As a child, I always felt it fascinating whenever there was a disruption in our daily routine. Days when my school bus services were closed, and either one of my parents had to drop me off in school; days when our house-helps would take off, we would get the exciting opportunity to work together in the kitchen!
My mother has been a disciplined woman. She set strict regimes for us, and we longed to break free from her rules. My blog name ‘A Rebel’s Diary’ reflects my childhood attitude towards her! As I have already mentioned, my mother never liked me or my sister entering the kitchen when we were in schools. She always tried to manage everything on her own. Even though I always had a knack to try out adulting tasks, my mother never let me take up any serious roles in the house.
Growing up, I find it absolutely mind-boggling how she managed everything so perfectly as if some computer or robot ran our house! The woman was so obsessed with running her house perfectly that she even packed her hospital bags before her second delivery and ironed and folded her daughter’s school uniforms as her water broke! Honestly, me or my sister can never be so perfect like her. Nor we want to!
My mother is carrying generations of trauma and deep-rooted psychology that tells her that she has to execute everything on her own. As a woman, it is her primary duty to look at her children, even though she might not get an opportunity to look in the mirror for days. Thanks to our current circumstances, she realizes how a woman should not burn herself completely while caring for her children. For now, she looks at her children and her grandchildren!
Nevertheless, the days when our house-help took days off, it used to be such memorable days in the kitchen. Apart from the sense of pride that our mother has entrusted either of us with an adulting task, the most important thing was the quality time we spent together!
As I am born and brought up in a joint family, the sense of inclusiveness and team work was always there inside me. It’s always fun when we have ten hands and ten brains around to execute a task! The holidays felt like that, and food always tasted better after our fair share of hard work! I realized it was not an easy task and started complaining less about my imperfect sunny side up eggs to my mother! Some days, I even told my mother to rest; it was just an egg!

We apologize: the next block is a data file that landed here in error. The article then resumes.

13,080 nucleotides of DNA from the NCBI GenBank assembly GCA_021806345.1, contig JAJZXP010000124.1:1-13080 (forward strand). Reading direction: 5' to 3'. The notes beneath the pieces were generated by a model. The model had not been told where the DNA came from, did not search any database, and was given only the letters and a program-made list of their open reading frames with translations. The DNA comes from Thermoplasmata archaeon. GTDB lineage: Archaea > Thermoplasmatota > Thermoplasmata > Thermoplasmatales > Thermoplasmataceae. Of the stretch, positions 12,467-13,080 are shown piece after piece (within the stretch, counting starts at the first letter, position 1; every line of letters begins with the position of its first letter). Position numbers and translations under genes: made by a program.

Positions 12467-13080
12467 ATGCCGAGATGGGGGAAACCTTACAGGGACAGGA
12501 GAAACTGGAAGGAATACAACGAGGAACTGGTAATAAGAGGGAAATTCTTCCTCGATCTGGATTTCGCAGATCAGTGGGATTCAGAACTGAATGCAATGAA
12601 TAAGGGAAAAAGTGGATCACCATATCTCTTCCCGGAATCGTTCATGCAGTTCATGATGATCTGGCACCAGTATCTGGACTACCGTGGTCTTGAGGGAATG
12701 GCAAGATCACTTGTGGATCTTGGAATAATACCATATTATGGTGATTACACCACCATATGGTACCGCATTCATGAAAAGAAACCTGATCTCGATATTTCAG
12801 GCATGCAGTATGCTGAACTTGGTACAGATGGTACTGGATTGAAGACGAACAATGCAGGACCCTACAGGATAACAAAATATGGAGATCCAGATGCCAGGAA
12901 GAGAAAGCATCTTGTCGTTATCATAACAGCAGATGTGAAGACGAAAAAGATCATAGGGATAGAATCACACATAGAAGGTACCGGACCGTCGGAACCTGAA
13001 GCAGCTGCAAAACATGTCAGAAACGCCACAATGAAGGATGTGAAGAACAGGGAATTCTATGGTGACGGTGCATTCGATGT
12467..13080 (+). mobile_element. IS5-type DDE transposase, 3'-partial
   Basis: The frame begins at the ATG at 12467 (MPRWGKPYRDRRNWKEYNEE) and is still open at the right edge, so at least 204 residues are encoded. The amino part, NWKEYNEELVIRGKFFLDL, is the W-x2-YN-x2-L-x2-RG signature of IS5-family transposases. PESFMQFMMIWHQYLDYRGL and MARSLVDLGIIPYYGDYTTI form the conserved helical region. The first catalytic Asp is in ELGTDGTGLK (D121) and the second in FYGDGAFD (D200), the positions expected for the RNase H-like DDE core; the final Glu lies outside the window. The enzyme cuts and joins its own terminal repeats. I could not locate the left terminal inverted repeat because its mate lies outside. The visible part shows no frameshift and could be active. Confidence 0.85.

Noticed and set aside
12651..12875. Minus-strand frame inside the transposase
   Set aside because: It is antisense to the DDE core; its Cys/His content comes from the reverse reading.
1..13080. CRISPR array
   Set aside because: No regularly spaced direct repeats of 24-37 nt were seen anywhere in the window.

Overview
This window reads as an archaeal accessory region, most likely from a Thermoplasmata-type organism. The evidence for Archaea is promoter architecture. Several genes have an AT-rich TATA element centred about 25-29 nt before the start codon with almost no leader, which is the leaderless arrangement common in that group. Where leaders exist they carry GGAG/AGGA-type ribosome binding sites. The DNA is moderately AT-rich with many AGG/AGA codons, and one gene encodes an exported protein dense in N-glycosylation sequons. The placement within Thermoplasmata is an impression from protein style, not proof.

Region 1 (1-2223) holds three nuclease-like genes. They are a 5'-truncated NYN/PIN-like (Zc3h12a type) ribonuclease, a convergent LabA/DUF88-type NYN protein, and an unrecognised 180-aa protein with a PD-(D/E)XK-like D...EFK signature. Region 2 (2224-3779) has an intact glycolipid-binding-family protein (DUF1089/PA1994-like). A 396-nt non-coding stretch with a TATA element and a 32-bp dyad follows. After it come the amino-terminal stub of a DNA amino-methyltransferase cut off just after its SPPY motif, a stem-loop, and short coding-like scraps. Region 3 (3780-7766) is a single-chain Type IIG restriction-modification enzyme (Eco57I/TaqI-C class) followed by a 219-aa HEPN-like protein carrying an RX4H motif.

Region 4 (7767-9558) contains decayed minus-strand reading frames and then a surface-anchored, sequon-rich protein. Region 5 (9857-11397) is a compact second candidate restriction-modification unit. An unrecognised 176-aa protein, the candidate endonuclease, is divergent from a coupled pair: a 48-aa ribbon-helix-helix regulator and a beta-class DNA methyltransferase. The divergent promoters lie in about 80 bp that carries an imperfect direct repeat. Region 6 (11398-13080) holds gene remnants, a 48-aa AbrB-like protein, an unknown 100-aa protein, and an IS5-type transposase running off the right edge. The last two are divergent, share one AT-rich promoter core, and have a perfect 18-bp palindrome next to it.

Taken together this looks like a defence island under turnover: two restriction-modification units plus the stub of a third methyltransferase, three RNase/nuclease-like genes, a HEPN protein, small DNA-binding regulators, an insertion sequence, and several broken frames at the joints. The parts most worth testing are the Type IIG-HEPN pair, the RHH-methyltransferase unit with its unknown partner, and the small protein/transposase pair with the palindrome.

Post the pandemic; many Indian kitchen scenes went through a drastic change!
With the house-helps gone, and irregular work from home schedules, many couples felt it evident to share their responsibilities, mainly due to circumstance where they had no one but the Virus to blame.
I think, for many Indian couples, the lockdown turned out to be a boon, as more people realized how difficult the regular house chores could be without any help.
As I scroll through the romantic kitchen selfies, my heart fills with joy! It’s finally happening! People are finally learning to not take people for granted and approve that it’s okay for the person (who handles these tasks regularly) to take a break!
The inclusive kitchen scene can ease a lot of burden from all of us. Honestly, every time I see the couples working together in the kitchen, my little nephew and nieces helping their parents out, it makes me happy. Because that’s a scene I have been longing to see, that’s a scene I never got to see in my childhood. But that’s how things should be, right?
As I also believe that cooking or house chores can also be therapeutic for a person. It has been so for women for ages. For me, I always get to release my stress by kneading dough or structuring my story in my mind while I involve myself in the physical tasks.
If you are mindful, you can find peace through anything. At least, the Virus taught us; it can be so much fulfilling to sit in a clean place and have a stomach full of food!
However, even today, many women need someone to tell them that ‘it’s not just their responsibility to carry all the burden! It’s their home too!’ Be it a daughter or a son; responsibilities can always be shared, which fetches bigger wins for the family. It’s not wrong to take a break (irrespective of age) without feeling any sense of guilt or resentment!’
It’s the deep routed trauma and denial that our elders unknowingly tries to pass on to us. And we need to resist, to stop this from passing on us or to our next generations. I know resisting is the most challenging part! But, we have to find our safe ways and methods.
Perhaps that can stop the random comments from strangers, like ‘What are you doing? Your baby is crying! Take care of him now! Can’t you see your husband is busy with his ‘office work?’
‘You don’t look married enough! How do you find so much time?’
Whether they are settled in India or abroad, I know this is a reality for many women even today. Because many of them are repeatedly compelled to carry forward these ideas, with the whispering of the three magic words ‘You are a woman!’
Although the wounds and damages caused by the virus are beyond my contemplation, and the world still waits to heal, I think there is still a positive outcome of the event. As they say, every event is meaningful, and it impacts us in both ways! I think it’s time to embrace these positive impacts and remember the lessons, the new habits we have picked up.